In the play ‘Death of a Salesman’ Miller immediately establishes the subsequent tragedy that occurs in Linda by the use of a domestic setting. In addition, a tragedy is also evident in Willy, due to his failure to succeed in a capitalist society. Miller presents this through the stage directions, props and language in the opening 3 pages.
Miller uses props to show the tragedy that occurs in Linda’s personality due to her alienation from the family. Inside the house, the audience is immediately shown a ‘kitchen table with three chairs’, however the audience later goes on to find that infact four people live in this house: Willy, Linda, Biff and Happy. This could suggest the outcast of Linda from the family home, maybe due to her place in society at the time the play was published. Women in 1949 were generally deemed lower in society than men, making it clear to the audience why she obeys Willy and is subservient. Miller uses Stage Directions to show Linda’s inferiority as a women, by the fact she starts ‘taking off his shoes’, yet perhaps a willingness to be subservient because of the fact she continues to obey him throughout the play. The suggestion of Linda being alienated and isolated from the family home is reinforced by the use of her apron being shown ‘before the house’. This may imply Linda reaching out for sympathy from the audience because she is alone and feels rejected from society, yet it is more plausible that it presents the tragedy that is occurring in Linda due to her isolation and subservience to Willy. Furthermore, Miller’s use of props shows that perhaps Willy’s failing brought down Linda and that she could of succeed in the capitalist society if not for him. This is shown by the ‘brass bedstead’, brass is a cheap metal and often classed as a second best material, this then links to the ‘silver athletic trophy’. The trophy is the only thing in the house that shows a form of achievement, yet being silver shows how it is only second place. Therefore these possessions show the failings of Willy and the family as a whole as none are currently able to succeed. However at the end of the play after Willy’s death, Linda becomes free from capitalist society and the audience hope that she may be able to then succeed.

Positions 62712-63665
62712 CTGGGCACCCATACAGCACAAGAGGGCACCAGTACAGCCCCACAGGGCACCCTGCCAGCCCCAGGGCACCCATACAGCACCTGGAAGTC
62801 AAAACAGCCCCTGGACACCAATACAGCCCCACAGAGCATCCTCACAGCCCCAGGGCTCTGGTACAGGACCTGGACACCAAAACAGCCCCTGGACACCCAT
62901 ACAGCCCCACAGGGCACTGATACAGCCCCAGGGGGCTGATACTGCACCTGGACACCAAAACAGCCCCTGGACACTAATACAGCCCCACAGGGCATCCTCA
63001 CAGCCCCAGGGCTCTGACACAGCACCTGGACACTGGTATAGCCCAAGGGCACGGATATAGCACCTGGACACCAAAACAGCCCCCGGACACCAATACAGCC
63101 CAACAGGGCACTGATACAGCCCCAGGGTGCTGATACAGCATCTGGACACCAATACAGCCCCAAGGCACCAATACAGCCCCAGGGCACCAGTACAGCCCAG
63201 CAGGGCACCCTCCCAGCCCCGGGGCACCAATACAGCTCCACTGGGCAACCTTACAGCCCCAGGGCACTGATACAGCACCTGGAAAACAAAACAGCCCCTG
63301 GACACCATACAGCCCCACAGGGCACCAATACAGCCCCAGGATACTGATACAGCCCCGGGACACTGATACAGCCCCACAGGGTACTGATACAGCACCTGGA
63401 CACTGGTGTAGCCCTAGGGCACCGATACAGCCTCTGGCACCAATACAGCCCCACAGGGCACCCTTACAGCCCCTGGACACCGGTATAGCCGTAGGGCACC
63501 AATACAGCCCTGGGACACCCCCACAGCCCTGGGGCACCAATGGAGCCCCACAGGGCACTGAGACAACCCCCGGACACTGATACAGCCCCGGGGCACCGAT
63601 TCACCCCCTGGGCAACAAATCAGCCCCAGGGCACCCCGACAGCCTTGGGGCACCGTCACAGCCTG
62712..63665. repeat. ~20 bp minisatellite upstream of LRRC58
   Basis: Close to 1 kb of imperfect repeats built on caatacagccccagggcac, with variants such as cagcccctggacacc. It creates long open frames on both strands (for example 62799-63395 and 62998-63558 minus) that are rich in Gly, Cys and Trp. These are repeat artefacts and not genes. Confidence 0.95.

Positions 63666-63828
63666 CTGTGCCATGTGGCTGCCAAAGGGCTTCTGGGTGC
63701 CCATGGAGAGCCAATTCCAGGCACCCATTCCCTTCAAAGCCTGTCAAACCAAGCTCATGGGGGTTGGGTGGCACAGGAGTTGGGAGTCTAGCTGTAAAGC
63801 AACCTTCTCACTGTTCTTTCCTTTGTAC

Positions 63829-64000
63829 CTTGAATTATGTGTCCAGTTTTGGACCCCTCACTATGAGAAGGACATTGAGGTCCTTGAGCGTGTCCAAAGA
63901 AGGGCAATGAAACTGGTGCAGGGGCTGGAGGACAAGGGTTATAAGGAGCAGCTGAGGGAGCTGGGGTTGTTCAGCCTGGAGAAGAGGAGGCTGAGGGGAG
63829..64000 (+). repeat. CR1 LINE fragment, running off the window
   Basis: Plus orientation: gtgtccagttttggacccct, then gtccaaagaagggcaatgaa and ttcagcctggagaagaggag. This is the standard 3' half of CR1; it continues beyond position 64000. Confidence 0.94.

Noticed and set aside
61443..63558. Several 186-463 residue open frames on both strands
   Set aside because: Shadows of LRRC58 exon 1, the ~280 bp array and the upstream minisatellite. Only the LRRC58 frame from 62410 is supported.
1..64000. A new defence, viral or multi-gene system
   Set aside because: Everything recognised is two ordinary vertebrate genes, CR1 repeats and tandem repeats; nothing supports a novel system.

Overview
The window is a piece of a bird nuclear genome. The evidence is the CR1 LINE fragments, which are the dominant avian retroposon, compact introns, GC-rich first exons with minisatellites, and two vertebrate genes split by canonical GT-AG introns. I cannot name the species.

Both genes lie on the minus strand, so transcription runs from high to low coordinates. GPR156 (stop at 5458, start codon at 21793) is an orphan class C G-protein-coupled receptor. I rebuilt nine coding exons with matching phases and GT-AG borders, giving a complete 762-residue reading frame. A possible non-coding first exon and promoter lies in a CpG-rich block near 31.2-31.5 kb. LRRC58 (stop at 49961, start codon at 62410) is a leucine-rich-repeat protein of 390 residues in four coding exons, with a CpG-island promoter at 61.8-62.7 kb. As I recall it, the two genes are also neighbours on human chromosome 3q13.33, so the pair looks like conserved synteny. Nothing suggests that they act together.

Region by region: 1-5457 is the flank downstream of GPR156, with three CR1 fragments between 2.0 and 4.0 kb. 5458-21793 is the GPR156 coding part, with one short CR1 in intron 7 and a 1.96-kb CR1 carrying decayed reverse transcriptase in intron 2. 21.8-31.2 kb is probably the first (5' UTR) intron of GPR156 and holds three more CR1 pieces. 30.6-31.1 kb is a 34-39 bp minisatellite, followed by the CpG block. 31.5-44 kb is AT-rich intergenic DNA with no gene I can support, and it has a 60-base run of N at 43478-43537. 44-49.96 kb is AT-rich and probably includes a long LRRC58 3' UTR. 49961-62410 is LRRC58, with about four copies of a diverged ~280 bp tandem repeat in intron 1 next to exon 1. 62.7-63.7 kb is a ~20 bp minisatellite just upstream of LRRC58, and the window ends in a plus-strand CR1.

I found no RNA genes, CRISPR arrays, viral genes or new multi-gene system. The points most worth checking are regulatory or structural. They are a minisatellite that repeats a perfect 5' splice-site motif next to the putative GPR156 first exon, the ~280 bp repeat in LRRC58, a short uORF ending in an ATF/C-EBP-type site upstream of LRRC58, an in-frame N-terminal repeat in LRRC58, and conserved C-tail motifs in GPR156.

Miller’s use of questions through Linda’s speech creates excuses for Willy, perhaps the reason for Willy’s later downfall. Linda’s pessimism shows how she constantly worries for Willy yet also creates reason and excuses on why he is home and not making money. ‘You didn’t smash the car again did you?’ shows her use of pessimism; by Miller placing it as her third line in the play it foreshadows Willy’s death to the audience perhaps making them frightful by hinting the way he may die. ‘Again’ implies to the audience that Willy could have crashed the car before suggesting that maybe he has been careless with his possessions, maybe suggesting this is the reason he cannot succeed in the capitalist society. The verb ‘smash’ could imply shattered dreams and wishes on both Willy and Linda’s behalf, perhaps making the audience feel great condolence for Willy as he never got to live his dreams or be free from the society that trapped him in. By using excuses it implies Linda cannot accept that Willy is ill, that his death causes the tragedy to occur inside her. However it is more plausible that she infact makes excuses for him, to hide the fact they have no money and blames their lack of money down to his illness and incapability to succeed in a capitalist society. ’Maybe it was your glasses. You never went for your new glasses’, shows Linda steering away from the problem, which is the lack of money and by using the adjective ‘new’ it reinforces the idea of incapability to buy a glasses from lack of money. However after Willy’s death Linda manages to pay off the mortgage, suggesting that she